Existing law provides a medical exemption from the vaccination requirement for a student who presents a certificate from a physician or APRN stating that the student's physical condition medically contraindicates vaccination against meningitis. The act also allows a physician assistant to provide such a certification.

EFFECTIVE DATE: January 1, 2015


The act restores a provision repealed by PA 13-208. It specifies that a radiographer license is not required for a radiologic technologist certified by the International Society of Clinical Densitometry or the American Registry of Radiologic Technologists if the individual is operating a bone densitometry system under the supervision, control, and responsibility of a licensed physician.


The act changes the requirements a dental hygienist must fulfill in order to reinstate a voided license. It requires an applicant to submit evidence to DPH that he or she completed at least 24 contact hours of qualifying continuing education during the two years immediately preceding the application date. Prior law required this only for an applicant whose license had been void for two years or less.

The act requires an applicant who has not actively practiced dental hygiene for more than two years to instead successfully complete an examination by the (1) National Board of Dental Hygiene or (2) North East Regional Board of Dental Examiners within one year immediately preceding the application date. Prior law required this for applicants whose license was void for more than two years. The act also allows such applicants to complete a DPH-approved refresher course in lieu of the above examinations.


The act broadens the scope of DPH's environmental laboratory certification program. Under this program, the department registers and certifies private, municipal, and state-operated environmental laboratories that test drinking water, sewage, soil, and other environmental samples for contaminants.


The act specifies that an “environmental laboratory” is a facility or area, including an outdoor area, which conducts microbiological, chemical, radiological, or other analyte (i. e. , component) testing of specified substances in order to provide information on (1) the sanitary quality, (2) the pollution amount, or (3) any substance prejudicial to the public health or environment.

The act broadens the definition to include environmental laboratories that perform such testing of (1) construction, renovation, and demolition building materials; (2) animal and plant tissues; and (3) any other matrix. Existing law already includes in the definition environmental laboratories that test:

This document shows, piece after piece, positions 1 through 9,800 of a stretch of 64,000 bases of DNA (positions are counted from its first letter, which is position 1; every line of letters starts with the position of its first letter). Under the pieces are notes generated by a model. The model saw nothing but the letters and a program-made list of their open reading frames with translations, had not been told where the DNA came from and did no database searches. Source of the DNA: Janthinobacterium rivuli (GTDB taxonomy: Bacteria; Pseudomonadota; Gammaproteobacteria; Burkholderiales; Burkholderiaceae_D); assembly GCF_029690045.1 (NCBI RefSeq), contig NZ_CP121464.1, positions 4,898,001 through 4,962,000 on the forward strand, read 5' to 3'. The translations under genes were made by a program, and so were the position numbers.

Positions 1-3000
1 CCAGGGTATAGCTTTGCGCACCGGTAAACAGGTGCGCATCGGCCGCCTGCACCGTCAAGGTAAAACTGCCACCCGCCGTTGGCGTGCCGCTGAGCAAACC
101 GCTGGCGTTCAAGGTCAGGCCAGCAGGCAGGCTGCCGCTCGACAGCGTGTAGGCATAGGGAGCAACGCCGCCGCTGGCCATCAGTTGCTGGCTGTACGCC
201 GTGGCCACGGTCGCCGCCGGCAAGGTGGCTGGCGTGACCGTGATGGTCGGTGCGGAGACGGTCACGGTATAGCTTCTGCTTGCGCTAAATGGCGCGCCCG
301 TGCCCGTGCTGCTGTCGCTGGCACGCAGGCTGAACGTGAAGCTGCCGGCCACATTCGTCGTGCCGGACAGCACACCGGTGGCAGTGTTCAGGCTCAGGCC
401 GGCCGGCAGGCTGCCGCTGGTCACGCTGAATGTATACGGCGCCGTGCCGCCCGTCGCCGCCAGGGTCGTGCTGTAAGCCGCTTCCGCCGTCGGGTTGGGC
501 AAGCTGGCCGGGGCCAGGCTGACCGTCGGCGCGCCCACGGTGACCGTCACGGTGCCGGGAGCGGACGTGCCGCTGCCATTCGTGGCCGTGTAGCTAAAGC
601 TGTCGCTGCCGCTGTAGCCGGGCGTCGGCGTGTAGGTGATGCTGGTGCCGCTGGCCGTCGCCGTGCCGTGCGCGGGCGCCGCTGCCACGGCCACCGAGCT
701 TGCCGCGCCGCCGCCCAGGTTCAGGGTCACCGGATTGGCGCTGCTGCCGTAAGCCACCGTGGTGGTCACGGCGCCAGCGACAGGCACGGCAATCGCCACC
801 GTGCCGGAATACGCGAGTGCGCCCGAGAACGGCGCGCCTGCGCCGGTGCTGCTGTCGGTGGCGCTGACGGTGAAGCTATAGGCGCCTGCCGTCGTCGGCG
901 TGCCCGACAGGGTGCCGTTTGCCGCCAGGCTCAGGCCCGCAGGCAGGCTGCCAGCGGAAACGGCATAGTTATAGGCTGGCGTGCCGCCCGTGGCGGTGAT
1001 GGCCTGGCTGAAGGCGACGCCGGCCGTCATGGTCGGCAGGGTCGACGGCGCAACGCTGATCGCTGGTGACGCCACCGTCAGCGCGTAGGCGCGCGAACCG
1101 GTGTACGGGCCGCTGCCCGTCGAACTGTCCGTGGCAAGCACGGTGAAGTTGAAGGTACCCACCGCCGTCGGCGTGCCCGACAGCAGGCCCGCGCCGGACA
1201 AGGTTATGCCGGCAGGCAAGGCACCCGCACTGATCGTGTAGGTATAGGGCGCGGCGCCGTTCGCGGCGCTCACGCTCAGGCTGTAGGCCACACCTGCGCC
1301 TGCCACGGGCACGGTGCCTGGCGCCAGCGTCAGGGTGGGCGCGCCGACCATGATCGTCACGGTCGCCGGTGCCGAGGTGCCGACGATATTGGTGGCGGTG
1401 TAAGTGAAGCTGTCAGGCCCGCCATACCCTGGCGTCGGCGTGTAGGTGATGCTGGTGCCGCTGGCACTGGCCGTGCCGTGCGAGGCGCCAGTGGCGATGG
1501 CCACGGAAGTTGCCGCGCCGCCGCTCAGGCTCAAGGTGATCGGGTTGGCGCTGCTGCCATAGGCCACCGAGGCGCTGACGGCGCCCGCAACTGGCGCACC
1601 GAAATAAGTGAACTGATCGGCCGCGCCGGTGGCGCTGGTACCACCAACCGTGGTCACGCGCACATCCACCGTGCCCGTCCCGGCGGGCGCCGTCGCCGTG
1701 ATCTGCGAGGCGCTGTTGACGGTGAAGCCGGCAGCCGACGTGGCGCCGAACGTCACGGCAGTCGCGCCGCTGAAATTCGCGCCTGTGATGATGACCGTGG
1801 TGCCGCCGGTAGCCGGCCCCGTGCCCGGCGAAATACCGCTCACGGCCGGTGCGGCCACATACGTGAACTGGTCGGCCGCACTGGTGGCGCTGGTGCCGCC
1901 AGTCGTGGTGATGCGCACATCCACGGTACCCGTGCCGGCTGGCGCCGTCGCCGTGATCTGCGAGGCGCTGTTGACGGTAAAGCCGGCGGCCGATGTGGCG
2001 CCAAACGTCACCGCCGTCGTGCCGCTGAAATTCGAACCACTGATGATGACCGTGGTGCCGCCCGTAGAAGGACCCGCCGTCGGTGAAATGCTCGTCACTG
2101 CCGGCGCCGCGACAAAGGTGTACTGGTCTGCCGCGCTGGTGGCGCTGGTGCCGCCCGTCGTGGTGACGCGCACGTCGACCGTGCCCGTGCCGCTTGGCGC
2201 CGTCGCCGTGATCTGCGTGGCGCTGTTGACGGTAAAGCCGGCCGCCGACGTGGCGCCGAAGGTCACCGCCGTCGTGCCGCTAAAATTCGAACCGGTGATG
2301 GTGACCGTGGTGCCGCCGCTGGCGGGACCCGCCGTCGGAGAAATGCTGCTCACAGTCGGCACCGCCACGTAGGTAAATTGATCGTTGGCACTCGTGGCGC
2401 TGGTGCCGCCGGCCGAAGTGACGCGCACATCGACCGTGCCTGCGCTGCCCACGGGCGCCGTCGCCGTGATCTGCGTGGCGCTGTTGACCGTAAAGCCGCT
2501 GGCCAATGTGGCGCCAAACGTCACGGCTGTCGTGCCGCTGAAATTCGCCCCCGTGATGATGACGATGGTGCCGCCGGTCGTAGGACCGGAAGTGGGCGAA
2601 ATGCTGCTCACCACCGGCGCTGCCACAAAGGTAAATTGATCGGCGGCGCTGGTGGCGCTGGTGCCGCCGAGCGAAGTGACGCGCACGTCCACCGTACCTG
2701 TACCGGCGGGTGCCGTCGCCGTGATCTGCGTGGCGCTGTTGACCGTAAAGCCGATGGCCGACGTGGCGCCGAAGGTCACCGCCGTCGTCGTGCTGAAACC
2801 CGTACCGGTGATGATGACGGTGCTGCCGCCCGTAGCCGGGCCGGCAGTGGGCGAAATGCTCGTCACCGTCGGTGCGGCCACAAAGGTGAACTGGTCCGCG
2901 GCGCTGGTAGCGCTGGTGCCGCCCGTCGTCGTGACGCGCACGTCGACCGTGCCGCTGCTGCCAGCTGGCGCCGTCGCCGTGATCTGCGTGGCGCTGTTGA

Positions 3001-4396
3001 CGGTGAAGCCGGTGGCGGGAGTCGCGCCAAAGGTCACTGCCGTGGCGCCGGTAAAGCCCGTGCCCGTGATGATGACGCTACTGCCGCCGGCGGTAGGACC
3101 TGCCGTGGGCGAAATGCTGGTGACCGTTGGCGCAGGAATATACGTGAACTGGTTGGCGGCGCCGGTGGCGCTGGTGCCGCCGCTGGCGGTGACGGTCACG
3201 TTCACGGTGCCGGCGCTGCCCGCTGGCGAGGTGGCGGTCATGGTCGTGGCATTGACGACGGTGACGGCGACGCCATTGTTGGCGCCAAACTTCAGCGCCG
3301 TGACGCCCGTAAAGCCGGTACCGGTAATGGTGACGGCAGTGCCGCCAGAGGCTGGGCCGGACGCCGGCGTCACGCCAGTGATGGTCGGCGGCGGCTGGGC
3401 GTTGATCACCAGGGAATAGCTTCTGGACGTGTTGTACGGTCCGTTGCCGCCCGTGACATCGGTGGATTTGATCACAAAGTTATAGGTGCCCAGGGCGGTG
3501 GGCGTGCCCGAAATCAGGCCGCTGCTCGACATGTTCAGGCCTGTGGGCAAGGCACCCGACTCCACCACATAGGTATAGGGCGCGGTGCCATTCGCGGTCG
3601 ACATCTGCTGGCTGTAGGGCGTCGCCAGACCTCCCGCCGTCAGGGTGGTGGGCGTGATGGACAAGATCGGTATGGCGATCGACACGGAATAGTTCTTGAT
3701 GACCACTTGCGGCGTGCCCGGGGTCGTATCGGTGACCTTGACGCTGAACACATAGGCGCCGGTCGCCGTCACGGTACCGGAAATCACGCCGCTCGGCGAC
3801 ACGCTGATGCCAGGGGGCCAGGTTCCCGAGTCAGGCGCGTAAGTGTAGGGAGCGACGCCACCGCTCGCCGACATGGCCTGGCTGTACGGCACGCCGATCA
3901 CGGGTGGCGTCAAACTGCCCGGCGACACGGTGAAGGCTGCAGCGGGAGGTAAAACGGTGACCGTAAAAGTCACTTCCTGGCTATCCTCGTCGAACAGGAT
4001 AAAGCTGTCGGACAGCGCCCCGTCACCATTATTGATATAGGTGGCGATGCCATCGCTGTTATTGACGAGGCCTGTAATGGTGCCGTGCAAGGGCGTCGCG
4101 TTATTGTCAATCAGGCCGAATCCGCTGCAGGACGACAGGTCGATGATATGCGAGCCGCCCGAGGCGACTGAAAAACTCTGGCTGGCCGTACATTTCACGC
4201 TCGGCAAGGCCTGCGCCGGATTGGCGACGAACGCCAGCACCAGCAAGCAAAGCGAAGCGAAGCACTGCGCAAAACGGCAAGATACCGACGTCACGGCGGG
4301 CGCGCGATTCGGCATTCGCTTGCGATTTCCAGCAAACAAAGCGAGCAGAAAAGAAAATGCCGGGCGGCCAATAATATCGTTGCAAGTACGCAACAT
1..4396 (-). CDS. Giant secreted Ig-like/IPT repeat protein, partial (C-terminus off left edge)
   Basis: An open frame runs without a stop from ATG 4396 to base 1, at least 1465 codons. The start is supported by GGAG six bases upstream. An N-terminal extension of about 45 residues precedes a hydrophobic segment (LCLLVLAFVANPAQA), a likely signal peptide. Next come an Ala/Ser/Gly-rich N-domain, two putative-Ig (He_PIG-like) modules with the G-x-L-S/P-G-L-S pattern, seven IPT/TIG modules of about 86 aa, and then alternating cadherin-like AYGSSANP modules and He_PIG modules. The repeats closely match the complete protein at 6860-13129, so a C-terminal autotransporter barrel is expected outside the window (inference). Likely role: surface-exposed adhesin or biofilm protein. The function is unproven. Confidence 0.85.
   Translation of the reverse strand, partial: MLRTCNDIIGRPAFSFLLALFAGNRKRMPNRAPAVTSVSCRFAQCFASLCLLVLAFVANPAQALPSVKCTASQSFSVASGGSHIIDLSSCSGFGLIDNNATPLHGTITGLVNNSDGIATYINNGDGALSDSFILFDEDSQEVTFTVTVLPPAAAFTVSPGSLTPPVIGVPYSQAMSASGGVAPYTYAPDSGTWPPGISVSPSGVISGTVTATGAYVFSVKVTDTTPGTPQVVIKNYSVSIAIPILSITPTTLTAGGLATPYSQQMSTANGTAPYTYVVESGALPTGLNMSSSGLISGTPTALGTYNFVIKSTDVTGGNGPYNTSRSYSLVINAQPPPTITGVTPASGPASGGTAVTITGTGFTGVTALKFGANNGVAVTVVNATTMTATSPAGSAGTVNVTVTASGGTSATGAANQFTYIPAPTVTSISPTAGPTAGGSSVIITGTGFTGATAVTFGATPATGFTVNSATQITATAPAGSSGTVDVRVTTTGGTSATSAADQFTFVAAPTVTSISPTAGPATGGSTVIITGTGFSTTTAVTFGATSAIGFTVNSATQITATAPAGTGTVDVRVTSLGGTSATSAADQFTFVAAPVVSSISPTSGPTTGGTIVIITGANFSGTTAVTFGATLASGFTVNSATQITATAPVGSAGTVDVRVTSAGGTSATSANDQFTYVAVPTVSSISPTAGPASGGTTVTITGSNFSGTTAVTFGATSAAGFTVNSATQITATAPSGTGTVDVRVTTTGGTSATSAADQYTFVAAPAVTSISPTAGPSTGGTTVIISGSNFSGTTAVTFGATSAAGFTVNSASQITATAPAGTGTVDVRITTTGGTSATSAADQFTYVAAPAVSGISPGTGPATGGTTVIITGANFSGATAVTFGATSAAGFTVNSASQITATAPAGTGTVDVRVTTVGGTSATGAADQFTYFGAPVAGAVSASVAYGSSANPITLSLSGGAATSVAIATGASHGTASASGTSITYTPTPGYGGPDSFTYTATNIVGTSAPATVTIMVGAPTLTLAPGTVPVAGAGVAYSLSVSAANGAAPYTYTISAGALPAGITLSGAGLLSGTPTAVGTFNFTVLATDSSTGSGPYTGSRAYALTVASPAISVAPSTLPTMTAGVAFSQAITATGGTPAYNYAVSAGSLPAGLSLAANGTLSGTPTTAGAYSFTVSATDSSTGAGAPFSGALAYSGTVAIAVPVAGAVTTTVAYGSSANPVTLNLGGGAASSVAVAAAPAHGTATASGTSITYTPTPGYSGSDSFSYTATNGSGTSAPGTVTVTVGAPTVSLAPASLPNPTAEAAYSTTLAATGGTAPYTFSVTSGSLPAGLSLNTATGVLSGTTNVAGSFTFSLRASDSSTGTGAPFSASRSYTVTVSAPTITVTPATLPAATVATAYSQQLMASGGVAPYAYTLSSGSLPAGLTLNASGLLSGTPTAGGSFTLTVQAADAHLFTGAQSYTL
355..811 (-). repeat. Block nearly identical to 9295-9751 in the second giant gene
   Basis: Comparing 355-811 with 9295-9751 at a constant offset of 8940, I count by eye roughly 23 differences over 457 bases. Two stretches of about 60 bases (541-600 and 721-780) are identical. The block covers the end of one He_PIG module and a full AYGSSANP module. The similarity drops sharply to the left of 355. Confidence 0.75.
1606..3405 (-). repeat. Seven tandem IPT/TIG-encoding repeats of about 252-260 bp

1. drinking, ground, and sea waters;

2. rivers, streams, and surface waters;

3. recreational waters and swimming pools;

4. fresh water sources;

5. wastewaters, sewage, sewage effluent, or sewage sludge;

6. soil; and

7. solid waste

Under the act, the definition no longer specifically includes environmental laboratories that test hazardous waste, food, and food utensils.

The act defines “analyte” as a microbiological, chemical, radiological, or other matrix component being measured by an analytic test. A “matrix” is the substance or medium in which the analyte is contained, including drinking water or wastewater.

Registration and Certification Requirements

The act requires the DPH commissioner to determine whether it is necessary for the protection of the public health or environment to require an environmental laboratory to register with DPH and obtain certification to conduct analyte testing in a matrix.

If she determines that such registration is necessary, the environmental laboratory must obtain DPH certification. The act prohibits any person from operating, managing, or controlling an environmental laboratory without registering with DPH and obtaining such certification if the:

1. laboratory conducts analyte testing to provide information on the (a) sanitary quality or (b) pollution amount of any substance prejudicial to the health or environment and